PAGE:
ASCMC Sponsors Sexual Assault Series

The Associated Students of Claremont McKenna College (ASCMC) recently spent $1,500 to co-sponsor a series of speakers who will address the issue of sexual violence. In coordination with the Marian Miner Cook Athenaeum and the CMC Athletic Department, ASCMC invited Gloria Allred and Jackson Katz to speak in September.

Events such as the Allred and Katz talks “challenge everyone, and particularly the men of CMC, to critically evaluate the normative universe that can lead to sexual assault,” ASCMC President Gavin  Landgraf CM ’14 said.

As a civil rights lawyer, Allred has represented numerous women alleging sexual assault and harassment in the workplace. Athenaeum Director Bonnie Snortum said that Allred is currently one of the most controversial lawyers in the United States because she has accepted many sexual harassment cases against high-profile defendants, including Hollywood director Roman Polanski and Hewlett-Packard Chief Executive Officer Mark Hurd. 

Katz, a documentarian and educator, founded Mentors in Violence Prevention (MVP), an organization that teaches athletes on college campuses how to oppose sexual assault vocally. He also worked on the U.S. Secretary of Defense’s Task Force on Domestic Violence in the military from 2000 to 2003, before returning to the education field. 

Both speakers drew crowds of over 300 students and faculty.

Landgraf and several CMC resident advisers proposed the idea to Snortum last spring. After the plan was approved for funding, the group reconvened this fall to select speakers.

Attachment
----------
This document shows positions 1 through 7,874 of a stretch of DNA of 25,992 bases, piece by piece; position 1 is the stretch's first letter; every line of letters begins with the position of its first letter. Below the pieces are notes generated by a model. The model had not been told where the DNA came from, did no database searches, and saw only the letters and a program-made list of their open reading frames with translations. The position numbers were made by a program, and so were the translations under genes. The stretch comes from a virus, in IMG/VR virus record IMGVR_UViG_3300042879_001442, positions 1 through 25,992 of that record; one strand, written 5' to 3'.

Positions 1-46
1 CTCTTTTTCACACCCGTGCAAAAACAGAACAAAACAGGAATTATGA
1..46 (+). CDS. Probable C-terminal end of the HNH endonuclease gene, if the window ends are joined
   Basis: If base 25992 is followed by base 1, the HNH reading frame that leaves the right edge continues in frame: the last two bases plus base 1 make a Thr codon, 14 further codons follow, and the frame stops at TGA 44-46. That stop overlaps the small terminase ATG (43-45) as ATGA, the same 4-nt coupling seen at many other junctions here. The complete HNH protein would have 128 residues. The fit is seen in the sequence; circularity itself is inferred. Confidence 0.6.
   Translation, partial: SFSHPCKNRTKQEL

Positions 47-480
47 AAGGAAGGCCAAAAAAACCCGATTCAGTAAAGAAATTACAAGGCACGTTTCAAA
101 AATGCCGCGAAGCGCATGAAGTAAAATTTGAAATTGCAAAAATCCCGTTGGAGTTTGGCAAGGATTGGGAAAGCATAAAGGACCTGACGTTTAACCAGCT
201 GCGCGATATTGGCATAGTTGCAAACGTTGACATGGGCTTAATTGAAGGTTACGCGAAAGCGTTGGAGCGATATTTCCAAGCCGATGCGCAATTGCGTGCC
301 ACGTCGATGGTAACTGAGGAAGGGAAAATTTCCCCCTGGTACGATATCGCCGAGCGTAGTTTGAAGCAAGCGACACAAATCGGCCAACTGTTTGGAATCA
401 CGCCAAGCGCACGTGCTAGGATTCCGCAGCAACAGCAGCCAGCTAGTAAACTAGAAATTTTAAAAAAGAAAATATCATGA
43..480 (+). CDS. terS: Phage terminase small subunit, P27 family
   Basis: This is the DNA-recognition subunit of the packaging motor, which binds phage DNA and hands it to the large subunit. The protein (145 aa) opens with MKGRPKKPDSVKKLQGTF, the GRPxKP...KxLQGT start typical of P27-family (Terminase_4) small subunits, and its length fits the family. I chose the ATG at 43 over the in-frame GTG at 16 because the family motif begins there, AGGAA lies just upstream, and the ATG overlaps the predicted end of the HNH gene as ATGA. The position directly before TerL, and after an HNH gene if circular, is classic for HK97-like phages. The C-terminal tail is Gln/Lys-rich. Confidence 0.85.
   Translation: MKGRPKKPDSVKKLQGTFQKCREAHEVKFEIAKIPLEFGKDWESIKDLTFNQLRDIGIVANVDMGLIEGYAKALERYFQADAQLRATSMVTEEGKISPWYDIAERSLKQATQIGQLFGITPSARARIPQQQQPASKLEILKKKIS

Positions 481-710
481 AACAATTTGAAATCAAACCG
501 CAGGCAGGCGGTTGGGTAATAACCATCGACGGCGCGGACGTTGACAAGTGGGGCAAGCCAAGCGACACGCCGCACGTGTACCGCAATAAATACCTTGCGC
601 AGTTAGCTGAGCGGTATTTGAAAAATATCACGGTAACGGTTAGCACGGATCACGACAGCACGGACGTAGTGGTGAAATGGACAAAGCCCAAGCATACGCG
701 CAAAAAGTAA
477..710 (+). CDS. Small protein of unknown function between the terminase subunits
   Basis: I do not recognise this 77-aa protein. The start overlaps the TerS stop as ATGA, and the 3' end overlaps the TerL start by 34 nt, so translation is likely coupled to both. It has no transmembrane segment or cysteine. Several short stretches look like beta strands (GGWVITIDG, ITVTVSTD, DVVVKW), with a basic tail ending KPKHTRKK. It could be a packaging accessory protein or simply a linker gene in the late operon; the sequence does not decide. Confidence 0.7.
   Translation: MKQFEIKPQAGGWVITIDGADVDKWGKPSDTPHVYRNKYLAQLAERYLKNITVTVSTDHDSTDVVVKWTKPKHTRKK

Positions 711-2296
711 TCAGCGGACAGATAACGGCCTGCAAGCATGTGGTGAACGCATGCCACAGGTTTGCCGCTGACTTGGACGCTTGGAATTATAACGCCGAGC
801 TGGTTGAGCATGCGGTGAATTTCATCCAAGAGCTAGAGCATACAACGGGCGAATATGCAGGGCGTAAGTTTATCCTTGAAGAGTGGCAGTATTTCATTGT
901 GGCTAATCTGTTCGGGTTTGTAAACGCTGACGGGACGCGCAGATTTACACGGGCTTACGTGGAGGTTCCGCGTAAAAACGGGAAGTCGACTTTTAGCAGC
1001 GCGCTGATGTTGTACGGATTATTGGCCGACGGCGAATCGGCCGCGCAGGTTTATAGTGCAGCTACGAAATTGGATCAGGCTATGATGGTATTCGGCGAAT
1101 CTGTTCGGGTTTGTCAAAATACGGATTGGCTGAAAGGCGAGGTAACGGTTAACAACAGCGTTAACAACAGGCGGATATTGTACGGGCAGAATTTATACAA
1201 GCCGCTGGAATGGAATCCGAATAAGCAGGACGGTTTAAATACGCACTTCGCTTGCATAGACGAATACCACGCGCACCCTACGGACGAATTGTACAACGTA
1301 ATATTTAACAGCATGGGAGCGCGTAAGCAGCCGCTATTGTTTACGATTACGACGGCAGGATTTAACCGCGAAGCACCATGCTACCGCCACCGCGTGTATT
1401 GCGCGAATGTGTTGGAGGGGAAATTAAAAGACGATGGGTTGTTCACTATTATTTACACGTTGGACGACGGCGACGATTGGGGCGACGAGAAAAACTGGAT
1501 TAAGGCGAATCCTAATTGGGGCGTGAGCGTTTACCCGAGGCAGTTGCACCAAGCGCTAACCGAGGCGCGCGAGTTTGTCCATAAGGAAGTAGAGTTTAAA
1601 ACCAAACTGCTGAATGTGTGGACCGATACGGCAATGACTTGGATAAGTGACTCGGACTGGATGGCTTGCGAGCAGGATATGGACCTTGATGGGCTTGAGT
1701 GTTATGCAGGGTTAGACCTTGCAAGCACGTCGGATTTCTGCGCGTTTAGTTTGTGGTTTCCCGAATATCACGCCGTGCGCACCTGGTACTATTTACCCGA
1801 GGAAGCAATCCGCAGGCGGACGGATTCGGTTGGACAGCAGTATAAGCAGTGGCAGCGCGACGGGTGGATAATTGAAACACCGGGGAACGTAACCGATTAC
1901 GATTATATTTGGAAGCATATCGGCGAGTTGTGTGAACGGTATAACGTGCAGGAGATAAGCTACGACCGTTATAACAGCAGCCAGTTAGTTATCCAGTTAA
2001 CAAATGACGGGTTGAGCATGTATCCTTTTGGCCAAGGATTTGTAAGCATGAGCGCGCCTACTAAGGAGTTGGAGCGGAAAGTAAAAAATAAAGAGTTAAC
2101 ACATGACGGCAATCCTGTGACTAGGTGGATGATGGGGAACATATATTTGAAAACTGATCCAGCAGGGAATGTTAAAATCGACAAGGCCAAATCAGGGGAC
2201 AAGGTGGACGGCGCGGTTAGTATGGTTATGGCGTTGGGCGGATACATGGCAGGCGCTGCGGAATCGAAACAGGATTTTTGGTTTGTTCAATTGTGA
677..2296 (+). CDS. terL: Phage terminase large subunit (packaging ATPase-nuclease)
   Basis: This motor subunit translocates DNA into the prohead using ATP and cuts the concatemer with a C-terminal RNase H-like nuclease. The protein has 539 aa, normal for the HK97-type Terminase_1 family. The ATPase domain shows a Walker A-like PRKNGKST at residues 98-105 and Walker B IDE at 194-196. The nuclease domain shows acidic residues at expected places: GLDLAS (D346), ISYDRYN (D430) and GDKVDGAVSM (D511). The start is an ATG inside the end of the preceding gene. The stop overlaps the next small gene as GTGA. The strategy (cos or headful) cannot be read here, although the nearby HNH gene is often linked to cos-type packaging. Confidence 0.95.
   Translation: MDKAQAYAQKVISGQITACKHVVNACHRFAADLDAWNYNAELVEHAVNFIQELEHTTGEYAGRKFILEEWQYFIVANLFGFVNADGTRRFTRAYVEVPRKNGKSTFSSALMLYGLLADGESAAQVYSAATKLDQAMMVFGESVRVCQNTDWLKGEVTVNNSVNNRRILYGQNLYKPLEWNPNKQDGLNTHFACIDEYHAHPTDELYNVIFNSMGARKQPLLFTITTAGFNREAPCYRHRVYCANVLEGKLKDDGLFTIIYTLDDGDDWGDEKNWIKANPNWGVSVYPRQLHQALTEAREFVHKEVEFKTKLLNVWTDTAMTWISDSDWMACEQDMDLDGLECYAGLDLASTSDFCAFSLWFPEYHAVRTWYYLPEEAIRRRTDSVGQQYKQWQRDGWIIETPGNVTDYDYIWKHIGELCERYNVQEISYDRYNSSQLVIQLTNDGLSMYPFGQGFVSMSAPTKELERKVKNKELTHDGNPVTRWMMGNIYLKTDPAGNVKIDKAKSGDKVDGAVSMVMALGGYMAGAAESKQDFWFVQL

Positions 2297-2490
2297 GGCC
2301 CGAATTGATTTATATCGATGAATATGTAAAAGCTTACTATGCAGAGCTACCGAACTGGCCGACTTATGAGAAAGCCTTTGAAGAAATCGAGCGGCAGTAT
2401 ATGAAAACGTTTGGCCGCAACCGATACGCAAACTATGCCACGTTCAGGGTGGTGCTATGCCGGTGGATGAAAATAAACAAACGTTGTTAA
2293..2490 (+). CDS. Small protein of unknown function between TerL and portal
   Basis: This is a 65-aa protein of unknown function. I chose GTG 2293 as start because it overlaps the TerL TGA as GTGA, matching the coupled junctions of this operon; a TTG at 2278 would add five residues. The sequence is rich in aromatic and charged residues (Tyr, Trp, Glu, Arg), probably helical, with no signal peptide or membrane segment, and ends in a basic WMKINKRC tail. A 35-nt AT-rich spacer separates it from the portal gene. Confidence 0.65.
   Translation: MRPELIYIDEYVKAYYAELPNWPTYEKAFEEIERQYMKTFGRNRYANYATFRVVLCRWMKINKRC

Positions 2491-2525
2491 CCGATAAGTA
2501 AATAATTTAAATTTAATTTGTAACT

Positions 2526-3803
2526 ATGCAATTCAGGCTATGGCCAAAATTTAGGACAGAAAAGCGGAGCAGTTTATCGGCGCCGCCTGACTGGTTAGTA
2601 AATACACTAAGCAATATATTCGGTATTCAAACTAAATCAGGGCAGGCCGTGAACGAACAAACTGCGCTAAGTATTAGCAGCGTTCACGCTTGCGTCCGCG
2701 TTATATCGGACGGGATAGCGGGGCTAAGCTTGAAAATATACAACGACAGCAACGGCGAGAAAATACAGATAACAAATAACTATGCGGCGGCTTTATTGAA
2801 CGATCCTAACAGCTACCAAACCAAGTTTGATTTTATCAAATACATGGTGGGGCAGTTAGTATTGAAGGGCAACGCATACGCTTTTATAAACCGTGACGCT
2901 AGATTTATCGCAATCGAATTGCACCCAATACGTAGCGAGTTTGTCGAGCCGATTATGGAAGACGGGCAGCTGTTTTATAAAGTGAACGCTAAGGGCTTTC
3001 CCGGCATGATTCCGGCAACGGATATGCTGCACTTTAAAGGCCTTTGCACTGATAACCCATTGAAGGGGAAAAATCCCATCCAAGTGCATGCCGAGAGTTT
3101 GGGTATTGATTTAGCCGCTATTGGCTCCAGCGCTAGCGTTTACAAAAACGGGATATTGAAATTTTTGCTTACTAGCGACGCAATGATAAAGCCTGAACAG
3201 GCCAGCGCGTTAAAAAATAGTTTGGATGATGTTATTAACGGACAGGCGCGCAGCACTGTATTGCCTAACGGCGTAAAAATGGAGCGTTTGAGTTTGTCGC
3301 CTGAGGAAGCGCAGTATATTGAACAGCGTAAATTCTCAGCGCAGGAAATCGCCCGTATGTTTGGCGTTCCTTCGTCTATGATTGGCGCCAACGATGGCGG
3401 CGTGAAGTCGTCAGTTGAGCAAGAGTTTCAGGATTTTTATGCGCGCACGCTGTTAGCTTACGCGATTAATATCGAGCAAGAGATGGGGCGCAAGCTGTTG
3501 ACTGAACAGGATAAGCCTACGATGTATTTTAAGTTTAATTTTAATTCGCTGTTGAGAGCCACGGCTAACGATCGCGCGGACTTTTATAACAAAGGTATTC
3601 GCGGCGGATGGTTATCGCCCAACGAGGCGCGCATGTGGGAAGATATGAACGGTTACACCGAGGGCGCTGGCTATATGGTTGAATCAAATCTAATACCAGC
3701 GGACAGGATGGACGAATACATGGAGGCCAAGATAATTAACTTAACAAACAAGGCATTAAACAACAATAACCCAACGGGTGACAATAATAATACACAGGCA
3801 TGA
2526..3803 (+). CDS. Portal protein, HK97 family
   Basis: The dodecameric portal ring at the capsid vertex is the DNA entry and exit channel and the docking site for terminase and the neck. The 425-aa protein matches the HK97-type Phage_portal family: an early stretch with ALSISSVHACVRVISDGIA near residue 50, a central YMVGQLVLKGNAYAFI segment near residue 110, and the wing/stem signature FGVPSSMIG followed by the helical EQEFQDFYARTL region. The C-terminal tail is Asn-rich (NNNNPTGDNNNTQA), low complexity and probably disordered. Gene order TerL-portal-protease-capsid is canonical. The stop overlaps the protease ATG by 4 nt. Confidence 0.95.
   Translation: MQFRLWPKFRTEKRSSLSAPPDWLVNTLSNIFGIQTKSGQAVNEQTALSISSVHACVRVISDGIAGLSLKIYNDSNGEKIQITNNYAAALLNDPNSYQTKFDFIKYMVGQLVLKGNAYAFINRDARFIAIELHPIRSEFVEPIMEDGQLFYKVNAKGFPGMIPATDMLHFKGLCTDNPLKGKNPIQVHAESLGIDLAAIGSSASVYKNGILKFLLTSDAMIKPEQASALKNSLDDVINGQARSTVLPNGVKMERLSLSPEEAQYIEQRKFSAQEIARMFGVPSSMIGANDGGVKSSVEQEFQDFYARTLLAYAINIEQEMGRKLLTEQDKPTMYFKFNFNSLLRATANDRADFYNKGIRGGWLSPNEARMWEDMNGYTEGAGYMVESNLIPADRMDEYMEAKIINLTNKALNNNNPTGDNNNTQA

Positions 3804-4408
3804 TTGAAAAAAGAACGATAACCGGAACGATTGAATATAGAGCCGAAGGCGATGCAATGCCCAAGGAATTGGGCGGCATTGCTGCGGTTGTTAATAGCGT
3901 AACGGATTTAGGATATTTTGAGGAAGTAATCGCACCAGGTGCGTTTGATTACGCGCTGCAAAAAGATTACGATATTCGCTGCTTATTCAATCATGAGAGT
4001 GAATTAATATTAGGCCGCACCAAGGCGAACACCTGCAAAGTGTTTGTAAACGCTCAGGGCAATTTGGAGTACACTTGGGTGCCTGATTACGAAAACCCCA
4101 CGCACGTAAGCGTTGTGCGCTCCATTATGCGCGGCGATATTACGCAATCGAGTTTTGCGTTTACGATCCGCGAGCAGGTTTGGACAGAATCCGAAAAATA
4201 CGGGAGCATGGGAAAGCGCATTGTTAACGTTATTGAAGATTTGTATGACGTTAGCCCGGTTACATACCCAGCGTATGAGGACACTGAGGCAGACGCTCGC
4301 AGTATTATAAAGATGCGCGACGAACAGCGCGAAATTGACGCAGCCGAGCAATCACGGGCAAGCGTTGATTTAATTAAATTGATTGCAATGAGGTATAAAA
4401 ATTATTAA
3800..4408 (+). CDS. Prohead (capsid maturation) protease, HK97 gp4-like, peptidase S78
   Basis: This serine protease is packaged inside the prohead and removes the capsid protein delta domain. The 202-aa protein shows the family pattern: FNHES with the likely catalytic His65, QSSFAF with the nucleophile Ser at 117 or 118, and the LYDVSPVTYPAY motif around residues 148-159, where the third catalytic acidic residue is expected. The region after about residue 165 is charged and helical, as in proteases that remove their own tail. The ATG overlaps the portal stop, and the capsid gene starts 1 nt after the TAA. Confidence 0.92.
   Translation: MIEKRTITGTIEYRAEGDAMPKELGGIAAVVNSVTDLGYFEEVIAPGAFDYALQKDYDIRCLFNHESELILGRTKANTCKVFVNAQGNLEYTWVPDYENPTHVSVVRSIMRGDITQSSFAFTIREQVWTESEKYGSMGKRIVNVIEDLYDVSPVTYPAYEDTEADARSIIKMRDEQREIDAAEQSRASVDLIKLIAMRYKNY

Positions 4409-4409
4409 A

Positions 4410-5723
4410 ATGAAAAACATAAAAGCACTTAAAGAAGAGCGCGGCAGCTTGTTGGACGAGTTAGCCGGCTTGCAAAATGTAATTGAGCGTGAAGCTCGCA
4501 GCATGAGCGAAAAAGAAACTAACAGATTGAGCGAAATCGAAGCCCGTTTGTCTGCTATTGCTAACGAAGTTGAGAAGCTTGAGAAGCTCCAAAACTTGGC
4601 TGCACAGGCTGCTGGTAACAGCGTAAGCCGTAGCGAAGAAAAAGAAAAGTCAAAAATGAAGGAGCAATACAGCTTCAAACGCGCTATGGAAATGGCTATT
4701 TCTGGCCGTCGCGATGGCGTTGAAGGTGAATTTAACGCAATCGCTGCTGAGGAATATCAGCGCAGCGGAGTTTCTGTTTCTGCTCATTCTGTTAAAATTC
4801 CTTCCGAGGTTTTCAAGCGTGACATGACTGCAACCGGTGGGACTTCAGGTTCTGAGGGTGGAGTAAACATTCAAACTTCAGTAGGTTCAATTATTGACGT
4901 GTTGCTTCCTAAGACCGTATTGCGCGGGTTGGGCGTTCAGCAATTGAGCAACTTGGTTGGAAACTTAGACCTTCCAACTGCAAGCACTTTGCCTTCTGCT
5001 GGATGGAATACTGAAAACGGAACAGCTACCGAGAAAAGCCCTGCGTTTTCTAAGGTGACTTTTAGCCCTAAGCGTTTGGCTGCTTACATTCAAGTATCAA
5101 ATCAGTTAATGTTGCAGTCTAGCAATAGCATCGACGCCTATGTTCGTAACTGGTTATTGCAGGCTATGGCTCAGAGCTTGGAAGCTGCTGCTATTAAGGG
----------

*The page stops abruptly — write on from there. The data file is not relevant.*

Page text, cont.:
“ASCMC has helped fund Athenaeum speakers in the past, but this is the first time that I am aware of that ASCMC has taken the lead on creating an Athanaeum speaker series,” Landgraf said. 

Although Social Activities Chair Mark Blumenfeld CM ’14 originally opposed allocating ASCMC funds to co-sponsor the series, he said he changed his mind after seeing Katz’s talk. 

“I think governments are most effective when they are smaller; I have personally tried to focus my efforts towards the basic requirements of my position and to follow through with them as best as I can,” he wrote in an e-mail to TSL. “However, I think the ‘Ath’ speaker series showed me that student government can provide meaningful discussions when they step outside their prescribed ASCMC roles.”

Ben Turner CM ’16, who attended Katz’s Sept. 30 presentation, agreed that it was a good use of funding. 

“I’ve had friends, and I’ve been in situations, where I’ve been witness to sexual assault, to sexual violence [at CMC],” he said.

Turner also spoke positively of Katz’s “bystander approach to sexual abuse and violence prevention,” which proposes “a communal attempt to take apart sexual assault and violence.”

“Sexual violence and abuse should be treated not as one person committing an act against another person, not as a perpetrator and a victim, but rather as people in a community interacting in a negative way, and that should be looked out for by team members, by friends,” Katz said.